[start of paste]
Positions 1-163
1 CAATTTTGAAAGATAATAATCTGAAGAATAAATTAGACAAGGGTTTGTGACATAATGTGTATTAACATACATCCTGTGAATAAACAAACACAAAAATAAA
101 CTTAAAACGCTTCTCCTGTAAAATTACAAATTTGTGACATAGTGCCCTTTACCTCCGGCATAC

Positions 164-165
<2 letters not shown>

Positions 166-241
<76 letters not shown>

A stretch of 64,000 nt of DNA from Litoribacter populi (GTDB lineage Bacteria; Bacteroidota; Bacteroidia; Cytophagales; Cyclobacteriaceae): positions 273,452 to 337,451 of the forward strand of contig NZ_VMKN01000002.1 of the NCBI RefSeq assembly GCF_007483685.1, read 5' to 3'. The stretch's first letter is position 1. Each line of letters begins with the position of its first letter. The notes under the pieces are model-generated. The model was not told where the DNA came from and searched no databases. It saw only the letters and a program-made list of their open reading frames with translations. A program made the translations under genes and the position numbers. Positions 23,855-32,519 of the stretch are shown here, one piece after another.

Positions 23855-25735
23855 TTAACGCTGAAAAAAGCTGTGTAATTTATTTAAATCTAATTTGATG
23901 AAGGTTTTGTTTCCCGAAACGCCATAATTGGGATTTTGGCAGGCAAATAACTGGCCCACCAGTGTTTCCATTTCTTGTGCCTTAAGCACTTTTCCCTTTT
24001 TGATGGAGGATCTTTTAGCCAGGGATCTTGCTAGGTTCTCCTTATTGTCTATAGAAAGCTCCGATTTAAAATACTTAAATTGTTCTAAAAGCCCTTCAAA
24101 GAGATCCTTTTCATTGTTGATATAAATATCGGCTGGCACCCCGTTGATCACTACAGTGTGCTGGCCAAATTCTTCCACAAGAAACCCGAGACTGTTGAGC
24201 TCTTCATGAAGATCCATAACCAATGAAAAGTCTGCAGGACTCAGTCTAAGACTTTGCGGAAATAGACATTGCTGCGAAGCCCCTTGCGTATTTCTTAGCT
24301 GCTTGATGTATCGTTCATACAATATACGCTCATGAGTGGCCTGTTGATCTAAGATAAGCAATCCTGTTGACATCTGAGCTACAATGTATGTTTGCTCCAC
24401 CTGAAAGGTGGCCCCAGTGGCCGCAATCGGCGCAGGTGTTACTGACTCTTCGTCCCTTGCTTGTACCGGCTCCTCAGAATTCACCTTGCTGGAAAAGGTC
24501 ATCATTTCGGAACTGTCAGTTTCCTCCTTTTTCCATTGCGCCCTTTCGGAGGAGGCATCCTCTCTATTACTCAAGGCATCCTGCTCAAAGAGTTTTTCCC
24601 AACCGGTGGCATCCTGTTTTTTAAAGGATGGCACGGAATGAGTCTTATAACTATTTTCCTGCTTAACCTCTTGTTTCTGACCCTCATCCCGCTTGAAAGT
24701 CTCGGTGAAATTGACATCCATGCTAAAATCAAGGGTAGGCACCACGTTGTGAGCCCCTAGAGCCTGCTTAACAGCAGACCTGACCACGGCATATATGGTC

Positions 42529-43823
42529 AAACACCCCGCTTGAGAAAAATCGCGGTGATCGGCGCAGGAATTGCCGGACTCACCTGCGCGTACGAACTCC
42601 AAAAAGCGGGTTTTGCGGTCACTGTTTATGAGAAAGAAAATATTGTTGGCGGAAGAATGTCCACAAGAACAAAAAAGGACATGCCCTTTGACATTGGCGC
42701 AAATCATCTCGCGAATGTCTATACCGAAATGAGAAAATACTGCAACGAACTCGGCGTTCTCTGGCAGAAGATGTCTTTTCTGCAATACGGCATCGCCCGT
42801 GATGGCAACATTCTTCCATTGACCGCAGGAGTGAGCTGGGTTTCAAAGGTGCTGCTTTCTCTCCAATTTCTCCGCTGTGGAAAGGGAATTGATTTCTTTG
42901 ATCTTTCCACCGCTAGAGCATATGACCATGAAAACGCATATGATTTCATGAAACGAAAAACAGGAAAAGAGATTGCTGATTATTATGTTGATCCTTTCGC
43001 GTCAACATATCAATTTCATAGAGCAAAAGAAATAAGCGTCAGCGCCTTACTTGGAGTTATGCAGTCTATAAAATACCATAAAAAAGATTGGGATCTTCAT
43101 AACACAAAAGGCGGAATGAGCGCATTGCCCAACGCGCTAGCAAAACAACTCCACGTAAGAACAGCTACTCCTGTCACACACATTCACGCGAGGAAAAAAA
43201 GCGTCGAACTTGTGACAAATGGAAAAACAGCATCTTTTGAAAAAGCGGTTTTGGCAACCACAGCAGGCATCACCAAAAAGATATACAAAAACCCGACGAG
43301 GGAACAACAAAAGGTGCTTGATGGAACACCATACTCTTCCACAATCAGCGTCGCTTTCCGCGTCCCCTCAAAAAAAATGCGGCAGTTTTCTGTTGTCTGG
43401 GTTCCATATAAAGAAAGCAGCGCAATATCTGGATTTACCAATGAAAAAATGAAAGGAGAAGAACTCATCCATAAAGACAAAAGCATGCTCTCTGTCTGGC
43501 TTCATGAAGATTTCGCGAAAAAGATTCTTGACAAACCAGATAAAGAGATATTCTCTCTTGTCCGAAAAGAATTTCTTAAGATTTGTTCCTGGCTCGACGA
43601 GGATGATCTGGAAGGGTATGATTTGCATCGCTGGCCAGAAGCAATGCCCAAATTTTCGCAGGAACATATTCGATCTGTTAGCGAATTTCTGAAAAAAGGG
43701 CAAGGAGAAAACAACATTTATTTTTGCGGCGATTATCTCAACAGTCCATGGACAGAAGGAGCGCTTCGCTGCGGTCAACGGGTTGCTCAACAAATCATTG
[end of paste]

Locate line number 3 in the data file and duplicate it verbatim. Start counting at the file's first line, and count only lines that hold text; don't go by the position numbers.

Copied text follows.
101 CTTAAAACGCTTCTCCTGTAAAATTACAAATTTGTGACATAGTGCCCTTTACCTCCGGCATAC